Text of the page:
Biorefinery, a new model for farmer’s incomes

‘Cows in the meadow in a real Frisian landscape will always be the subject of romanticism’, says Gjalt de Haan, ‘but the dairy farmer as the producer of milk as a sole product might change. In the Northern part of the Netherlands, a lot of biomass is available, which we can use in order to reduce soy cake imports from Southern America. That would have an impact on our economy.’

‘In 1998, I took over my parents’ agricultural supply agency. After some acquisitions, I now work from several locations, Gytsjerk, Grou, Marrum, and Holwerd. I perform agricultural processing under contract, earthworks, agricultural engineering, grass drying, and biogas production. After initial grass pressing tests in Grou, I founded Grassa! (together with Courage), a consortium of small and medium sized enterprises in the Northern part of the Netherlands. Grassa! develops a processing unit for isolation of valuable substances from grass and other protein rich crops. It was a long road.’

Protein rich spring grass
‘The Northern part of the Netherlands grows a lot of grass. In principle, farmers prefer well fertilized and protein rich spring grass for their cows, especially when feedstock prices are on the rise. Autumn grass is of lesser quality. Not because it would contain less proteins, but because wet grass is more difficult to ensile or dry. The protein content is fine, proteins which can be extracted. Fibres from grass can be used in paper and pulp, and in fodder industries. The resulting waste stream is a good feedstock for biogas production. The final waste is the digestate from the biogas fermentation and can be use as a fertilizer, in particular because of its phosphate content.’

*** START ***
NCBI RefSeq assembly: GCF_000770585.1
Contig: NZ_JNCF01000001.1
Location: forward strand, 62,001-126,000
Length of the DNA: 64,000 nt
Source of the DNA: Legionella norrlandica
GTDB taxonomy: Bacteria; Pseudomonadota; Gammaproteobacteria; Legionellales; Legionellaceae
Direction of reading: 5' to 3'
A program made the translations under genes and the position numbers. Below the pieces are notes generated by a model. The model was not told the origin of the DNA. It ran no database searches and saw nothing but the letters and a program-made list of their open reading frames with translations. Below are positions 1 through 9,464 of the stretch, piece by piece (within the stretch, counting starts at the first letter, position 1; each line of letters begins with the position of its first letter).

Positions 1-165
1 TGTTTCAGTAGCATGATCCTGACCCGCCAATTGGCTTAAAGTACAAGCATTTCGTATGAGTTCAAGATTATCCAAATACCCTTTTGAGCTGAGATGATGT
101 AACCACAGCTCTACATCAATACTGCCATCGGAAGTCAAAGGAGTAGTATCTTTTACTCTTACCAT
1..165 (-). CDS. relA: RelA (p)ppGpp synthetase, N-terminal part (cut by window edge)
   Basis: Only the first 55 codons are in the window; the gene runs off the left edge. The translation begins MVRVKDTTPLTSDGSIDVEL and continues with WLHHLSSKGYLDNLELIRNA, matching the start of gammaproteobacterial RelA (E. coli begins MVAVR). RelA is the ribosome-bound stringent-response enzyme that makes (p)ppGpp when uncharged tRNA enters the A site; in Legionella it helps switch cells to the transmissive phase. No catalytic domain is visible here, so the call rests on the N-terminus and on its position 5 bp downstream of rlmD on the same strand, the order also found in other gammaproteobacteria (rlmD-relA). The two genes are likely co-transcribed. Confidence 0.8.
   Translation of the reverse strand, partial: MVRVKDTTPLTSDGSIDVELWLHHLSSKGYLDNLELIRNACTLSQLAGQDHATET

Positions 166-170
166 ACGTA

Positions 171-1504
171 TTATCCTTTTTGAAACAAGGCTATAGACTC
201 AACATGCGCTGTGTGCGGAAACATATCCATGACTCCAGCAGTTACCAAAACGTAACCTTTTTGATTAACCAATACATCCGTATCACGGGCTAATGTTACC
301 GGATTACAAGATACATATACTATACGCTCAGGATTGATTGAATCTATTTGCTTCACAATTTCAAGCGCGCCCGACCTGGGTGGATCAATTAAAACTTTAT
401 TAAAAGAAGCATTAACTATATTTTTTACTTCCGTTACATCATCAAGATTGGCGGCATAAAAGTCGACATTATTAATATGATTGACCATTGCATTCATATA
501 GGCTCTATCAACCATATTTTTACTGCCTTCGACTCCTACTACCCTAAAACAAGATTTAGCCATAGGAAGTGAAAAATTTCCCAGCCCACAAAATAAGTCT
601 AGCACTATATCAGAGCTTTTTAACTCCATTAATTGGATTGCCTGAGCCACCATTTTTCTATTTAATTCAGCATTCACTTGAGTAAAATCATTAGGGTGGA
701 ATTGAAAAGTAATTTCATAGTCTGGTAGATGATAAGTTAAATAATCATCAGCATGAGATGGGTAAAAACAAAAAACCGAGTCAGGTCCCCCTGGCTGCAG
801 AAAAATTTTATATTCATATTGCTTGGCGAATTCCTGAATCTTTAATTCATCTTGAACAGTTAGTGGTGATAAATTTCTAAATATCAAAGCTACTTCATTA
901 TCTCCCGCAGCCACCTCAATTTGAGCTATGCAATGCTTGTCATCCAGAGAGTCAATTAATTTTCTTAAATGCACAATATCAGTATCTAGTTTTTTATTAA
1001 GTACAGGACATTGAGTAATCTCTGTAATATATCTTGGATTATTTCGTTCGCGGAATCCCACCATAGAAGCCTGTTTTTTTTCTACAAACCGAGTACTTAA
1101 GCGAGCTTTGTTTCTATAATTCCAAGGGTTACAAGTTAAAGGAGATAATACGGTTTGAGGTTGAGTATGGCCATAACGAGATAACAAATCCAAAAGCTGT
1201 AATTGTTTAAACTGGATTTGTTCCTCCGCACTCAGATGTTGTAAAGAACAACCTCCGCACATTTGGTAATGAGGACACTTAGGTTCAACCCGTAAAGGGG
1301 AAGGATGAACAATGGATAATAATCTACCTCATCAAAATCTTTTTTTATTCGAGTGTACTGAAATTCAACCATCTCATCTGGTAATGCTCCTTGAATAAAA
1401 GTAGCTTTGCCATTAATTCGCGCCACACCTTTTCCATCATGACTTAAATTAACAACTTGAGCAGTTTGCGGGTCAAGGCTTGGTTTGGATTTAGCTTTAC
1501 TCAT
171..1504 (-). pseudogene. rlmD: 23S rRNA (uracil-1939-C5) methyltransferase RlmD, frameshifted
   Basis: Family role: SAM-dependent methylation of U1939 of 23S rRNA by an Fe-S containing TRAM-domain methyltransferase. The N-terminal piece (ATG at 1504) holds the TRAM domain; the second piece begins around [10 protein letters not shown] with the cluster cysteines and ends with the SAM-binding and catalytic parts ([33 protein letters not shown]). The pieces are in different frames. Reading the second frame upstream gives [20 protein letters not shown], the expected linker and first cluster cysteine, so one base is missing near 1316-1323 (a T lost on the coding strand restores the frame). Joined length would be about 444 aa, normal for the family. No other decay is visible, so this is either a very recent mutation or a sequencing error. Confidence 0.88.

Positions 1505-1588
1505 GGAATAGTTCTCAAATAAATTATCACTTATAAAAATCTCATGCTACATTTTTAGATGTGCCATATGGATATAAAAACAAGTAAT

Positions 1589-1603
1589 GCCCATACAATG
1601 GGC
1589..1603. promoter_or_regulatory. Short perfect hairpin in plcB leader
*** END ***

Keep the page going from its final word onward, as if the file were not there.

‘But for a good business case we need more. Equipment utilization should be raised. There are five grass cuts, from April to October. We should use other protein rich crop side streams, like beet leaves, in order to raise utilization. Cosun and Constantijn Sanders now investigate how to refine and up-cycle beet leaves. In the Cell-ID! consortium (a public-private partnership) we develop a thermochemical process to produce high-quality feedstock for the paper industry from low-protein roadside and park grass.’

A new network
‘The development of a competitive biorefinery process means coupling existing and new processes. Treatment of Northern Dutch grass and leaves may in the near future contribute appreciably to meeting demand for biobased feedstock in a biobased economy. In other words, cattle farmers and meadow owners may be operating in a new network shortly. As would beet farmers.’

‘Fine developments for the Northern part of the Netherlands. Not a single blade of grass will get lost, that is our goal. In the beginning of 2013 we should have a clear view on the feasibility of our business model, and then we should know how to handle and valorise best the different biomass streams in our part of the country through biorefinery and fermentation.’

Courtesy NOM, development agency for the Northern Dutch provinces

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